Yester Castle: From wizards to goblins, the history of this East Lothian castle is spectacular
Necromancer, wizard, commander of goblin builders – the history of this castle has it all.
"Old tales tell that his castle, or at least his cellar and keep, were wrought by witchcraft, for there is there a marvellous underground cavern wonderfully constructed and extending under a large area of ground.”
A necromancer. A Lord. A Castle-owning wizard. A goblin tamer who made a pact with the devil. Commander of a ghost army. The myths and legends around this East Lothian Lord are endless and each one is more spectacular than the first.
Sir Hugo Gifford, also known as Sir Hugh Giffard, also known as the Laird of Yester was a feudal Lord who, oddly enough, owned the land where the village of Gifford now sits. Nestled in the stunning Scottish countryside just over 20 miles outside of Edinburgh, this quaint village sits next to the ruins of Yester Castle – Sir Hugo’s home.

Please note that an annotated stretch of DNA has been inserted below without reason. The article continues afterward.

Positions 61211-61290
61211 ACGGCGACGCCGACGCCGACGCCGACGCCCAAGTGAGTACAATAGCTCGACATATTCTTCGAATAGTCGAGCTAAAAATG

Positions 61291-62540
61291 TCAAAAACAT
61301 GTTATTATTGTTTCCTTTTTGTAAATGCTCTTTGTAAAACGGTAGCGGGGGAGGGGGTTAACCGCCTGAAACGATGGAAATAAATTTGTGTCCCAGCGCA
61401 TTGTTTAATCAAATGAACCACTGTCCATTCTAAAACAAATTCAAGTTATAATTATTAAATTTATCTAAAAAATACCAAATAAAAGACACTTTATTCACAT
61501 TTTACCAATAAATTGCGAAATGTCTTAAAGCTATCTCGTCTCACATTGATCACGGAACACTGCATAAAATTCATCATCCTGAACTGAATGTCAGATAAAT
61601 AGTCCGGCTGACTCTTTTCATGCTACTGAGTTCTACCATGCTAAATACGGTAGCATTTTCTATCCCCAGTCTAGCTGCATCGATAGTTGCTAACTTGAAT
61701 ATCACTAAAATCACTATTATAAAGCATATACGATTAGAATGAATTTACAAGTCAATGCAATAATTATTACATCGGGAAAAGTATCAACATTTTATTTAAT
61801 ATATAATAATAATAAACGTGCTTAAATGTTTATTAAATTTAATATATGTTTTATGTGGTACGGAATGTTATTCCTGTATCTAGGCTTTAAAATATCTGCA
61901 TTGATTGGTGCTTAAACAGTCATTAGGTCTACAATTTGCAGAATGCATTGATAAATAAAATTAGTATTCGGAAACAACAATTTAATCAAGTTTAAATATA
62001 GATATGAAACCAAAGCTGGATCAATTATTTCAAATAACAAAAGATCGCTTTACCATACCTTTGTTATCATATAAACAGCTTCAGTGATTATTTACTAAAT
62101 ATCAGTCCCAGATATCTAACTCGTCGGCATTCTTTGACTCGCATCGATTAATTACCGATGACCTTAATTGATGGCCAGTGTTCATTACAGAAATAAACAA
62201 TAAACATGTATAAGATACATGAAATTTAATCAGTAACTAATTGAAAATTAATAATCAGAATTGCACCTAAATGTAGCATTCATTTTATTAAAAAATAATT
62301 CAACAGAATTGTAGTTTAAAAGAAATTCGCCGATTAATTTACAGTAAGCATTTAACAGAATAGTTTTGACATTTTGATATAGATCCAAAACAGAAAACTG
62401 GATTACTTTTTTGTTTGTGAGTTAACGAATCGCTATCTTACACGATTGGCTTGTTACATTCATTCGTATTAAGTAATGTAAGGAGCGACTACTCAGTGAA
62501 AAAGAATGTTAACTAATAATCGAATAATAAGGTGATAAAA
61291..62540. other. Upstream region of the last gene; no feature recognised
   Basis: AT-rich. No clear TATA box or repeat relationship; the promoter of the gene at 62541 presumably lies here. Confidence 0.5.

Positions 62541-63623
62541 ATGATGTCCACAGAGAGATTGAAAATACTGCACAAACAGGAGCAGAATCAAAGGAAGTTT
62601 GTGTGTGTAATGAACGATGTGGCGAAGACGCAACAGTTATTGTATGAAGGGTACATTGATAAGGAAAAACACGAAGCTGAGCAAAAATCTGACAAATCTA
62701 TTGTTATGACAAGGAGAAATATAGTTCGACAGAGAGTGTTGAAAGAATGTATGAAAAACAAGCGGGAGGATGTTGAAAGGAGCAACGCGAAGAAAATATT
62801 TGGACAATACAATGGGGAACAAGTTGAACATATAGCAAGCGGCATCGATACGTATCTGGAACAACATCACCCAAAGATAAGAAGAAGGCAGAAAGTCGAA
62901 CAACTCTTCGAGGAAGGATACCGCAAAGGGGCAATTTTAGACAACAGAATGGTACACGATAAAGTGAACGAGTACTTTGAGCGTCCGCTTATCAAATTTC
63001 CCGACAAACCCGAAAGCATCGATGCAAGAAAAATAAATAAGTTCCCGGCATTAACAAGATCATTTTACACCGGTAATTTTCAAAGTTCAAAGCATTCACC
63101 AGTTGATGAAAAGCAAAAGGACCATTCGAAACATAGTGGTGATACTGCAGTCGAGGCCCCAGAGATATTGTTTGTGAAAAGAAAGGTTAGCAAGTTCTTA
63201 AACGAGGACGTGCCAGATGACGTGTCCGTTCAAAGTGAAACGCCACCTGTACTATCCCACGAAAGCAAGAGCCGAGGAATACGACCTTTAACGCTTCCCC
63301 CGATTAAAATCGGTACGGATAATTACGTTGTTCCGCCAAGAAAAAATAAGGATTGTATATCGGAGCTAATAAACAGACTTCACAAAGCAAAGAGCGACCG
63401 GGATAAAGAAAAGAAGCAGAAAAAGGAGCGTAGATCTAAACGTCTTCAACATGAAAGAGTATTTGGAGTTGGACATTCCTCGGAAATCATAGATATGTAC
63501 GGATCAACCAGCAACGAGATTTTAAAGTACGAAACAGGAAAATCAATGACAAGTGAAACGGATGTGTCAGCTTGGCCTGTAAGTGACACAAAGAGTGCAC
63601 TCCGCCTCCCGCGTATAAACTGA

The story goes that hobgoblins built his castle for him – as part of his pact with the devil – which included an underground cavern known as the Goblin Hall. It was in this hall that Hugo would practise his magic, and raise his armies of the dead to do his deadly bidding.
Putting the magic and ghosts to one side, Sir Hugo was real.
A Hugh de Giffard was thought to have come over with William the Conqueror and was gifted the land now known as Yester, from the word Ystrad meaning dale. Each son and grandson carried on the family name, and is was descendant Hugo who built the castle – or asked the goblins to – around the year 1267. It was visited by King Alexander III around May 1278.
In 1357, there were no more male heirs, so Joanna Gifford married into the illustrious Hay family, who took care of the Yester lands. In 1557, the 4th Lord Hay did and his son John high tailed out of there, moving into what is now known as Yester House. The castle fell into ruin, with much of the stone taken for building material elsewhere.
The Goblin Hall is still intact, buried in the woods on the outskirts of Gifford, and many have said that they feel the presence of Sir Hugo himself.